2017 Sunshine State Championship
|Annie Samis, hydrating in between races.|
|Cali Frerker rigging her sail|
|Morning Rigging! Madeline Torrey, Katia DaSilva, Peter Barnard|
- Make sure your sail ties are tied correctly and knots are tight. Sail ties tend to stretch more in bigger breeze so making sure each sail tie knot is tighten goes a long way. Tight luff ties make for a flatter sail.
- The top ties should be tightened so that there is no space between the sail and the mast. A good trick is to overlap the sail on the mast, then crank your horizontal tie.
- The line on the sail should be in the center of the two lines on the mast. Higher or lower are both bad - messes with luff tension, sail too high or boom too low (dangerous).
- Once you sail is fine-tuned and all corner ties are tight, you should present your major controls.
- Make sure the outhaul is on, then proceed to the vang.
- Before you put vang on, make sure you boom preventer line is on the hook (super important with new race sails).The preventer adjusts the tension on the luff of the sail, and needs different numbers of twists based on length and how you did your top corner ties, but in general we want FEWER TWISTS in heavy air and MORE TWISTS in light air. Ideally everything should be set up so you have 1 twist in heavy air and a pretty tight luff - the front edge of the sail 'snaps' if you pluck it.
- Tension in the following order - VANG THEN SPRIT.
- You want to put on some vang on land- bigger more experienced sailors can adjust on the water, but lighter newer ones need the help of the coach to tighten their vang on the water. Clip the mainsheet to the boom, trim in the sail to centerline, and take out all the slack on the vang. When you release the mainsheet, you will notice that you vang is significantly tighter. How far from the transom you trim the end of the boom is a good measure of how much vang. We go anywhere from 4 inches off in medium - heavy air to 1 in survival conditions.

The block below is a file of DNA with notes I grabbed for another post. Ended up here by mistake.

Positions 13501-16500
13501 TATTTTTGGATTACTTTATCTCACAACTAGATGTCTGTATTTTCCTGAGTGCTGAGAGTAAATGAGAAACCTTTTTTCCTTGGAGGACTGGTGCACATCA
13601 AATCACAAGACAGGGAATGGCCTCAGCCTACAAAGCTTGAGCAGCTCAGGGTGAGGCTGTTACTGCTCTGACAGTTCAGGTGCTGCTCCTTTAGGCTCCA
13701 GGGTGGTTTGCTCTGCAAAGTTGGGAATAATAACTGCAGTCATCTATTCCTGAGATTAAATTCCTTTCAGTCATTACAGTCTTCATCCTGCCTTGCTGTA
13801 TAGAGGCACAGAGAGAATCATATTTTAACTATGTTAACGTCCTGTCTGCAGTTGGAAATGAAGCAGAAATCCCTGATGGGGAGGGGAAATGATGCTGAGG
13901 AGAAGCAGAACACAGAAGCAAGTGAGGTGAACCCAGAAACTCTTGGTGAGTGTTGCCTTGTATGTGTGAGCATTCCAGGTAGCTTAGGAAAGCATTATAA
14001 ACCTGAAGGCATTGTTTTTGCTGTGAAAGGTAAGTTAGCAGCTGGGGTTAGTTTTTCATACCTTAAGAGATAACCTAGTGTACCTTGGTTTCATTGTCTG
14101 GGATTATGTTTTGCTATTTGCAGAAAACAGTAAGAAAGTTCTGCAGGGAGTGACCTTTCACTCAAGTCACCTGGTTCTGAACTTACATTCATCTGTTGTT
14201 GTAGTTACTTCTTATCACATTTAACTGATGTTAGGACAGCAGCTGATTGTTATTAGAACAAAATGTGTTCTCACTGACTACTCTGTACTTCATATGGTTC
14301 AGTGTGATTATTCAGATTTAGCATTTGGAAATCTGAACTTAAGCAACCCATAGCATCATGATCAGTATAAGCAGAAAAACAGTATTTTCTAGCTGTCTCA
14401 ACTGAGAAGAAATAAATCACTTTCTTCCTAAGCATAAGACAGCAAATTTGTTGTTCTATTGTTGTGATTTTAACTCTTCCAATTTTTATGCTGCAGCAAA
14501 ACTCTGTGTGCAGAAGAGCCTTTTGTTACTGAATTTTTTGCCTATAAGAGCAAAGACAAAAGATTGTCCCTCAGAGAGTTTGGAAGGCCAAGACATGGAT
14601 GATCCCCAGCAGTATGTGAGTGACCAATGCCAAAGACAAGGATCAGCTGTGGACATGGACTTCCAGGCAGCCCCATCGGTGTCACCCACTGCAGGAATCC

- Many of our sailors learned the benefits of switching from a 3 to 1 to a 4 to 1 mainsheet. Having the extra block makes it easier for sailors to trim in their sail.
- Hiking hard the entire upwind, but hiking especially hard the first third of the upwind. This is because if your boat is not flat, then you are not making gains upwind, but rather side slipping.
- On the run downwind you need to move you weight aft only when needed and move further forward in the lulls.
- On the run downwind you never want to ease you sail past 90 degrees to the boat. This will cause the boat to flip or nose dive.
- The reaches were in flatter water than most of the beats thanks to the close windward barrier island. Keeping the bow up was important as was hiking and aggressive body movements to get planning in the puffs. In general, you should try to heel to windward on the reach, and move forward in the lulls, back in the puffs as you would downwind. While having the high lane is almost always good in Optis, if you can work down in the puffs once speed is achieved, and up immediately in the lulls, you gain!
- As always, but especially in bigger wind and fleets, having a good start was key. If you had a good start on the favored side and could hit the first shift you would extend your lead right away.
- In general, there were more shifts on the top of the course because of the land windward to the course.
|Peter Barnard, Julia Melton, Annie Samis, Katia DaSilva, Madeline Torrey, Deana Fedulova|